Archive for Saturday, December 23, 2006

Deadlock broken

After months of discussion, it was time for county commissioners to prod city commissioners into finalizing new rural development regulations.

December 23, 2006


Congratulations to city and county officials for successfully concluding their drawn-out negotiation over new subdivision regulations to guide development in rural Douglas County.

After more than a year of talking about the regulations, disagreements between the city and county seemed to be resolved fairly quickly after county commissioners threatened earlier this month to approve the regulations and move ahead without the city's approval. Although county officials insisted that they had no intention of dissolving the county's long-standing planning partnership with the city, unilateral action on the subdivision regulations was seen as a threat to that relationship.

Whatever their intention, the announcement by county commissioners apparently got the attention of their counterparts in city government. Mayor Mike Amyx responded almost immediately with an offer to meet with county officials and work out the remaining differences between the city and county on the regulations. Within three weeks the two bodies had reached an agreement and given formal approval to the document.

Cooperation between the city and county on the new regulations was important because the goal was to provide an easier transition for rural residential property that is likely to become part of the city of Lawrence. The new regulations eliminate the so-called 5-acre exemption, which allows plots of at least 5 acres to be developed without going through the planning process. Now, all new homes in the rural part of the county will be subject to administrative approval by the Lawrence-Douglas County Planning Office. The goal is to make it easier to extend city streets and utilities to these areas when and if they become part of the city.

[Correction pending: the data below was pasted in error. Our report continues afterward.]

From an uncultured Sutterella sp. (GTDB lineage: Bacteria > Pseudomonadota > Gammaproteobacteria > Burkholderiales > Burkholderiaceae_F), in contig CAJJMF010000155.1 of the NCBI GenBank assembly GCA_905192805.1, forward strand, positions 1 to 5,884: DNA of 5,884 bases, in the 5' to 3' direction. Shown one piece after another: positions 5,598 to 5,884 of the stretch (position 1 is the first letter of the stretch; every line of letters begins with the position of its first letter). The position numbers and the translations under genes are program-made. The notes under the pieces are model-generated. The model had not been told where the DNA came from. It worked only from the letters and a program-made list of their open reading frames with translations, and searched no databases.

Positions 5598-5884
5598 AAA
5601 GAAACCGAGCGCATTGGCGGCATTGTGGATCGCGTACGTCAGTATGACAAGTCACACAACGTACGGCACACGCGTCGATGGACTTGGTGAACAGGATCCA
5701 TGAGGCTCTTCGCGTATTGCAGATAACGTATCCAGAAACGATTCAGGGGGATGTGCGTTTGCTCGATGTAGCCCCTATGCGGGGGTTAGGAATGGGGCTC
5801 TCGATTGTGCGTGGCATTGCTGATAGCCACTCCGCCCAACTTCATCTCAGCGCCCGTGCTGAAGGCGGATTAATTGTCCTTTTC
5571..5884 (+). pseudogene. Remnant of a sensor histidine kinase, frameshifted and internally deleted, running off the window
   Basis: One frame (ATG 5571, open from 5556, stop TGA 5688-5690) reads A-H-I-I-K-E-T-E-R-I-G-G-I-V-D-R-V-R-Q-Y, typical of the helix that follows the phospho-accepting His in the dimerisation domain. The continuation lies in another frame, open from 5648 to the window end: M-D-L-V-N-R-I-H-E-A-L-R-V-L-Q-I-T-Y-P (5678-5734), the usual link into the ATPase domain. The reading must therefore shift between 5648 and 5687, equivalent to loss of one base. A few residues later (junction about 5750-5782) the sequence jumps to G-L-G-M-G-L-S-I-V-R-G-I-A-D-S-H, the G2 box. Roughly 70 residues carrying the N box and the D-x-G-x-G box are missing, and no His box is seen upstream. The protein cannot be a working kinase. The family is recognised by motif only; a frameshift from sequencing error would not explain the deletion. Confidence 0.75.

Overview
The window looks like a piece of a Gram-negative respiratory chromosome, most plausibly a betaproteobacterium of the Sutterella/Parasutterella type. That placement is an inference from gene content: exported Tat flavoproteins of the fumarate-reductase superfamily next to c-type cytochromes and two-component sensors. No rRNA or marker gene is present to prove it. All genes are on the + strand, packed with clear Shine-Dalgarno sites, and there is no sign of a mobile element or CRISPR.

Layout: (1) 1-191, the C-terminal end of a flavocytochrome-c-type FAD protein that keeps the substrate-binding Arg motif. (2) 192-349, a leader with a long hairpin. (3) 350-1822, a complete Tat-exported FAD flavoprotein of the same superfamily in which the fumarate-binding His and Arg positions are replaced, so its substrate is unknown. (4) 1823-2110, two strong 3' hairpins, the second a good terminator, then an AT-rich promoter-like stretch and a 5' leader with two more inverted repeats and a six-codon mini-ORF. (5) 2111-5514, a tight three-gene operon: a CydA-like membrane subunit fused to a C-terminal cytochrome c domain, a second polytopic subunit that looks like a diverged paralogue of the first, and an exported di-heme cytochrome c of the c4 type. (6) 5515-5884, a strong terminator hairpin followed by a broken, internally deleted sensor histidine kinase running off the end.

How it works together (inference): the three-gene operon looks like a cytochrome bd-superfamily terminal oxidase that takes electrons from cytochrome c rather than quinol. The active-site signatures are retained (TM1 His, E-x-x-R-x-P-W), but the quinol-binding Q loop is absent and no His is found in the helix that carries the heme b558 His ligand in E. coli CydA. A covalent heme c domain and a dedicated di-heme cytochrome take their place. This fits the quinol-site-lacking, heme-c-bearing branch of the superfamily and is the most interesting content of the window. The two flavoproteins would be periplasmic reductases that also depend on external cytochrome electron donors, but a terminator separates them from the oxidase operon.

This kind of cooperative planning between the city and county is an important component to growth policies that serve both city and county residents. County commissioners say they never intended to break that tie, but the frustration they expressed by threatening to implement the new subdivision regulations without city approval certainly seemed to have the desired effect.


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